Much of North America was in a deep freeze as 2017 waned and turned into 2018. Across Ontario temperatures two hours from midnight on New Year’s Eve in the relatively populated “south” part of the province ranged from minus 31 (Kirkland Lake) to minus 13 (Sault Ste. Marie, which was actually warmer—by one-tenth of a Celsius degree—than Windsor). The residential heat demand across the “relatively populated” part of the province at that time was in the neighbourhood of 25 million kilowatts; the electricity demand was roughly 17.2 million on top of that.1 Please bear in mind that the heating demand is a quantity that is (mostly) in addition to electricity demand. Both have to do with energy, and though they are related and integrated they are distinct. This distinction carries global billion dollar implications. Many people are unaware of this distinction.
Can renewable energy based mostly on wind and solar meet 100 percent of our energy needs? Bearing in mind the data presented in this article, the answer is an obvious and emphatic NO.
Among those who are unaware, either honestly or dishonestly, are mainstream environmental groups and the political groups that have tied their fortunes to the environmentalist mindset. From this crowd you often hear confident predictions that in some few decades all of our energy will come from renewable sources; wind and solar are the most touted. You sometimes even hear such predictions coming straight from high levels of government.
How credible are such predictions? They clearly lack any and all credibility, and not only for the simple reason that the sun goes down every night, raising the vexing question of what non-fossil-fuel energy source is going to power homes, hospitals, schools, and the Internet between seven p.m. and seven a.m.
Have a look at the figure below. It shows the output of Ontario’s wind and solar generators against provincial electrical and (most) residential heating demand over the 96 hours from December 30 through January 2.
Note that at the time that combined electricity plus residential heat demand were highest, wind and solar production were at their lowest. This is typical for Ontario in the winter, and a big part of the reason is that nighttime temperatures tend to be lower than daytime, and at nighttime there is no solar power at all.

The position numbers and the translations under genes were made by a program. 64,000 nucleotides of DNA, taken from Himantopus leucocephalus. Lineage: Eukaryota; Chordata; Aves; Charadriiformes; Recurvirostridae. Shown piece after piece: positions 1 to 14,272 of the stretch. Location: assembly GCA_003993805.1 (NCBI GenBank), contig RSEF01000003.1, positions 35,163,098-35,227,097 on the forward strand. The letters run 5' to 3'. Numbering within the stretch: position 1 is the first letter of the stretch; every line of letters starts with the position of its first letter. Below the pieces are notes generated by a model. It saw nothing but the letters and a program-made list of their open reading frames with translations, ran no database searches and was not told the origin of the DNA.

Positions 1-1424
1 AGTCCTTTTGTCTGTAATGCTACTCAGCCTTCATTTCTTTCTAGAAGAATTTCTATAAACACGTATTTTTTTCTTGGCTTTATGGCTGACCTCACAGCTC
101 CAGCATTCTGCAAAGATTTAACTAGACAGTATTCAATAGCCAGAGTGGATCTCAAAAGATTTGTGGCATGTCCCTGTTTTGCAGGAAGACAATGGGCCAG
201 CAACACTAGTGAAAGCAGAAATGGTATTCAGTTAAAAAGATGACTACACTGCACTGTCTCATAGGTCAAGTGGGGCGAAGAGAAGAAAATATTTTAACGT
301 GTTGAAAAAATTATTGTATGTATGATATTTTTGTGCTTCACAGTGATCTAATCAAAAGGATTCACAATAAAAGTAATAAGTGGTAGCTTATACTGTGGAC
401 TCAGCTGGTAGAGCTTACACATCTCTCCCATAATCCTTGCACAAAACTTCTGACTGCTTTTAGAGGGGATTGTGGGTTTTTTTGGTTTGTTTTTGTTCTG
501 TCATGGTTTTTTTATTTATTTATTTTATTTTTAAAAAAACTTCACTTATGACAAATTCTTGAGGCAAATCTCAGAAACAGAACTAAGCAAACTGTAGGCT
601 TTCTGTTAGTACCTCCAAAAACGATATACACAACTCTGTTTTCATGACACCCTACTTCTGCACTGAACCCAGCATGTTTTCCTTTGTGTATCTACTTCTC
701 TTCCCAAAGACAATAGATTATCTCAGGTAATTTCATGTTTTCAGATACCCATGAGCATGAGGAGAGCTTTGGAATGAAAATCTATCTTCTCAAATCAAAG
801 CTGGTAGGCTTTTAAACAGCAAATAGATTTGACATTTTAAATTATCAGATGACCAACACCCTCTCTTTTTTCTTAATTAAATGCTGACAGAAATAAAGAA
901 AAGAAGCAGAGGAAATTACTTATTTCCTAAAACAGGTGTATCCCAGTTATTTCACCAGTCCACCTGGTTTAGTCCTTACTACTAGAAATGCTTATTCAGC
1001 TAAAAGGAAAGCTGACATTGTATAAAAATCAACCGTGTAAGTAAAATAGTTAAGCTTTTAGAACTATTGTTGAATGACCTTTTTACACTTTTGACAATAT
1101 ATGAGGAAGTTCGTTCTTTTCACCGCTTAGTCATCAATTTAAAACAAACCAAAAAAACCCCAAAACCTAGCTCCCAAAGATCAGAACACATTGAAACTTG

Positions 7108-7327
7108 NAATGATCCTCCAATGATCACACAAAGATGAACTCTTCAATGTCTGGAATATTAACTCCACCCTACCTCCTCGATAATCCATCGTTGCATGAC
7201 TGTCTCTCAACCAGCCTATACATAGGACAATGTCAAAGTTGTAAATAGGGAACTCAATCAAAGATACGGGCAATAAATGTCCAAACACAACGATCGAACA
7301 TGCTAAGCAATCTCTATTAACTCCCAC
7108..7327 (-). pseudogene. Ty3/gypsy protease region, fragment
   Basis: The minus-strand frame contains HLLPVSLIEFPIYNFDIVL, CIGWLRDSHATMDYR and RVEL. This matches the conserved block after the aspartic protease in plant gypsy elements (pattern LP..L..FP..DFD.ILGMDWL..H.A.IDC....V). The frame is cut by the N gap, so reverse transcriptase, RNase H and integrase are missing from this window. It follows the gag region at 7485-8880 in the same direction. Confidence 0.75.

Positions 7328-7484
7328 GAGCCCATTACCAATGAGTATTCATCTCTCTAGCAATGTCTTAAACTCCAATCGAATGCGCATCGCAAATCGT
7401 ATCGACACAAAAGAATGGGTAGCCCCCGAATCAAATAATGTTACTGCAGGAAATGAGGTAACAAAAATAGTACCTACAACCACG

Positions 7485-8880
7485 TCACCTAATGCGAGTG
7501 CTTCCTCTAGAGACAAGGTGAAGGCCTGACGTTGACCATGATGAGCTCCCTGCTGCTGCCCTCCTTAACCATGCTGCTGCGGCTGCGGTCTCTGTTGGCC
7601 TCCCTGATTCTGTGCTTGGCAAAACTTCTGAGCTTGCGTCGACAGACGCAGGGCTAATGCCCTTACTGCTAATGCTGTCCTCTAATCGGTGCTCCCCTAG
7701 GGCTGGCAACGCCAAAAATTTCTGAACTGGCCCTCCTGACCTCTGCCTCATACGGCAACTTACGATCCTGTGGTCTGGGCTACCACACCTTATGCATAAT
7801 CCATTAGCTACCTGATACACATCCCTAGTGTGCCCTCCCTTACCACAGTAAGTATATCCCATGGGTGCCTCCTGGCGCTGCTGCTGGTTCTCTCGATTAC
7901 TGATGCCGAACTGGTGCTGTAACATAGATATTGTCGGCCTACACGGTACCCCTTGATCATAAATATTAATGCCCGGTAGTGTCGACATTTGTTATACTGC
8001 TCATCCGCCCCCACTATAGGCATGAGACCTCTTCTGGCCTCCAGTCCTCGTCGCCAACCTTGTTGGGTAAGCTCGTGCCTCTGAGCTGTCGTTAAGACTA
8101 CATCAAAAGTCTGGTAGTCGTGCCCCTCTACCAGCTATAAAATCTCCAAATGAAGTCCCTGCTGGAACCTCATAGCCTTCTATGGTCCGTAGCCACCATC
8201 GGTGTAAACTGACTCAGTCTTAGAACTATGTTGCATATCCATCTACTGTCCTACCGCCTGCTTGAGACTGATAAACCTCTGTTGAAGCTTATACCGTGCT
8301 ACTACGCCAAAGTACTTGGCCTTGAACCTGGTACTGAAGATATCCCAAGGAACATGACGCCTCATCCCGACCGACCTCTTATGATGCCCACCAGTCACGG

For the professional renewable energy salesman, the solution to this is easy: just expand the amount of wind and solar capacity so that the probability of achieving enough generation to meet demand becomes greater—i.e., “buy more of my inferior product.” Leaving aside the obvious issues implied by the operative word probability in the preceding sentence, here’s how the situation from December 30 through January 2 could have been different had the wind and solar generation fleets each been ten times its current capacity:
As you can see, in almost all hours (86 out of 96) wind and solar generation fleets ten times their current capacities would still have failed to collectively produce enough power to meet the demand for electricity and residential heat.
Not only that, but when you look at the summary stats, notice that the minimum value of Wind+Solar times ten does not even come to one-third of the minimum value of Electricity Demand.
i.e., had Ontario had ten times its current wind and ten times its current solar, there were a significant number of hours when the combined generation of that tenfold-expanded fleet could not have even served the electricity component of the electricity-plus-heat energy demand. In fact, the entire bottom quartile of Wind+Solar generation featured output values that were less than the minimum value of Electricity Demand.
Can renewable energy based mostly on wind and solar meet 100 percent of our energy needs? Bearing in mind the above, together with the fact that I didn’t even include industrial, commercial, and institutional heat demand, nor even residential hot water—let alone transportation demand (planes, trains, automobiles)—the answer is an obvious and emphatic NO. Not only that, it is obvious that it would be foolish to even try.
In light of this, another monster-size question is begged. Why do governments all across the world regularly and routinely regurgitate the 100 percent renewables myth?
And why do the media types who interview the government types who regurgitate this nonsense not call them on it?